“Feel, timing and balance: sometimes it’s best to talk about feel, timing and balance separately, and to learn how to apply each thing separately on the start. But when you apply these three things a little later in your training, then you see that each one of these things supports the other. They are interconnected and all three are real important. You really can’t get along without all three.”

Bill Dorrance

Faverot de Kerbrech


“ le deplacement du poids est facile dans tous les sens, plus l'equilibre est parfait. En vertue de ce principe, on dit que le cheval est 'en equilibre' quand de simples indications suffisent au cavalier pour modifier a son gre la disposition du poids sur ses colonnes de soutien”

Faverot de Kerbrech

[Translation: ...the easier it is to shift the weight in any direction, the more perfect the balance. By virtue of this principle, the horse is 'in balance' when a simple indication from the rider is sufficient to modify the distribution of weight across the columns of support (four quarters) accordingly]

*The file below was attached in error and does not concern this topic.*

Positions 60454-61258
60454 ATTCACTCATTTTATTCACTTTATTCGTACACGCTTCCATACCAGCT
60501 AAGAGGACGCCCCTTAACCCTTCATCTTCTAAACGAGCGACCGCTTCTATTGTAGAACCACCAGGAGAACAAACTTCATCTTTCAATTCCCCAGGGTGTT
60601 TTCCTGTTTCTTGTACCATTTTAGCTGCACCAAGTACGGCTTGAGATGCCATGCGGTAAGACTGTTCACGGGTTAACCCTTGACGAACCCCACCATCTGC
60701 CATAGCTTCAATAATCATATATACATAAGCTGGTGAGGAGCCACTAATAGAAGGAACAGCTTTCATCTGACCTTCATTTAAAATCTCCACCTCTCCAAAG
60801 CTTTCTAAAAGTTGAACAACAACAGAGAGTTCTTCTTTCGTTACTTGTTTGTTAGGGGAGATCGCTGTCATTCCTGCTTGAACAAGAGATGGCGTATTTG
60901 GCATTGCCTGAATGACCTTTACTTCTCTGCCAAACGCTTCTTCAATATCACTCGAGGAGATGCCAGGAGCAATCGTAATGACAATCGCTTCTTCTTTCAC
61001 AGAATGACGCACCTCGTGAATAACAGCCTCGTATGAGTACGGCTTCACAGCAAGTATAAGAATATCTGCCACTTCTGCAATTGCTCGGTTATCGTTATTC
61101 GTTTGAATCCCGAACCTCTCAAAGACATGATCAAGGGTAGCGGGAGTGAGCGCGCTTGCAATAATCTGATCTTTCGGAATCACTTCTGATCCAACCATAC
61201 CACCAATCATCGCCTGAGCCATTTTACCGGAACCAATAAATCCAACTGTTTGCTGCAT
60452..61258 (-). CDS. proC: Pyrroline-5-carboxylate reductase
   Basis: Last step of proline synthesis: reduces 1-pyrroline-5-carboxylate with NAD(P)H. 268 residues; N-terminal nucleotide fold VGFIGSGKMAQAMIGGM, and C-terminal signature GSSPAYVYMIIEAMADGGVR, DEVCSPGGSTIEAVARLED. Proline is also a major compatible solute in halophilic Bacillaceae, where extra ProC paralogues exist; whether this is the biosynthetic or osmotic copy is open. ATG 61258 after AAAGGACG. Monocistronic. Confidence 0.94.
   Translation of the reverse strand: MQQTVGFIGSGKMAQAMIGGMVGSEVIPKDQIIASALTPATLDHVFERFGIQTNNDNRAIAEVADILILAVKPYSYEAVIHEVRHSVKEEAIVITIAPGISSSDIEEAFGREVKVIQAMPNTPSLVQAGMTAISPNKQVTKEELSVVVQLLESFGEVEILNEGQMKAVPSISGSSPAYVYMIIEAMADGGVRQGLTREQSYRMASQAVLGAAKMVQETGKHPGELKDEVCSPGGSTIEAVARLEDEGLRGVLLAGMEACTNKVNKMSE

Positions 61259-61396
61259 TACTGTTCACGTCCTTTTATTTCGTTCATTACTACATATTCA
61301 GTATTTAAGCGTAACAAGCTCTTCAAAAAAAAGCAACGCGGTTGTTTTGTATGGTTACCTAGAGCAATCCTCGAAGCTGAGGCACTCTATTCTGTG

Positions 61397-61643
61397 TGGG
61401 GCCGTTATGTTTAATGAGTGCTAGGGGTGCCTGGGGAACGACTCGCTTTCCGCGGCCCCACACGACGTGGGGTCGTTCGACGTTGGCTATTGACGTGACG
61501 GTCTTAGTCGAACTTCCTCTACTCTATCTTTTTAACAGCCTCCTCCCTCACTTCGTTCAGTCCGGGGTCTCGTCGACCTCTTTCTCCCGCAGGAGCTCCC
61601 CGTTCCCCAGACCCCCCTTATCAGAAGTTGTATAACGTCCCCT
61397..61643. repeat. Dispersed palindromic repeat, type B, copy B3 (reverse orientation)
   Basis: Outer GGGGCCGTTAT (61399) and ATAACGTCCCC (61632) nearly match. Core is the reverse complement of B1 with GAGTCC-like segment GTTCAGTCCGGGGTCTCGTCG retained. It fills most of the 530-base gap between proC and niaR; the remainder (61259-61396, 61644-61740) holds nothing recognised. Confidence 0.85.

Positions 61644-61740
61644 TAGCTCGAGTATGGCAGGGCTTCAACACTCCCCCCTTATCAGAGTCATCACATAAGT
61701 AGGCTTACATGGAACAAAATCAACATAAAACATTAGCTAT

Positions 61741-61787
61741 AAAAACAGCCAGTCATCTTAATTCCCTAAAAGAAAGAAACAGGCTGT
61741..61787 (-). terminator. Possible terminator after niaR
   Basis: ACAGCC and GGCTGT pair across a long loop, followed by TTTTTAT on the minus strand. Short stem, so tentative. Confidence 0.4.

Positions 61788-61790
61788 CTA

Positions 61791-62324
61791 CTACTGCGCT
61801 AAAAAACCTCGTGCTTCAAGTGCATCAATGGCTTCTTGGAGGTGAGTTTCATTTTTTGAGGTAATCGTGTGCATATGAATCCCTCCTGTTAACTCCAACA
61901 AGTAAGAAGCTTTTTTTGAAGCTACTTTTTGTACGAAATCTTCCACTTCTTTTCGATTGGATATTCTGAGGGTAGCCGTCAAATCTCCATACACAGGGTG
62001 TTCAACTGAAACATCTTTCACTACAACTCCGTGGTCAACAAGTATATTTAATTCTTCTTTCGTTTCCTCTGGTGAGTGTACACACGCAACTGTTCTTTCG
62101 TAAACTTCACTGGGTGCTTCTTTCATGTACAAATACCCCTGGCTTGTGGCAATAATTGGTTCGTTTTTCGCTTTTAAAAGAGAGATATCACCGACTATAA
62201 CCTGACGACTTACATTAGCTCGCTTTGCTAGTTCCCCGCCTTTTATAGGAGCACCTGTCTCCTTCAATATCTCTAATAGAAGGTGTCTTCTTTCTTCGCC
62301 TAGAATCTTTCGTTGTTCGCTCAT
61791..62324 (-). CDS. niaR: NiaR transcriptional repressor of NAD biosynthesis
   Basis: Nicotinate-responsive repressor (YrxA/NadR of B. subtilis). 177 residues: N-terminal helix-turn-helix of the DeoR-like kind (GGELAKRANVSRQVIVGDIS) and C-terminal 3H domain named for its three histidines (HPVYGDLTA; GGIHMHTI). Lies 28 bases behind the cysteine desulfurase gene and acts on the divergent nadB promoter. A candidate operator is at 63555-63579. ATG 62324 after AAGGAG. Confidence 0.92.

Duke of Newcastle


"You must in all Airs follow the strength, spirit, and disposition of the horse, and do nothing against nature; for art is but to set nature in order, and nothing else."

William Cavendish, Duke of Newcastle

"A confrontational approach ‘Astonishes the Weak Horse […] makes a Furious horse Madd; makes a Resty Horse more Resty […] and Displeases all sorts of Horses’. The alternative however is not ‘to Sit Weak […] but to Sit Easie’, in the understanding that ‘The Horse must know you are his Master’"

William Cavendish, Duke of Newcastle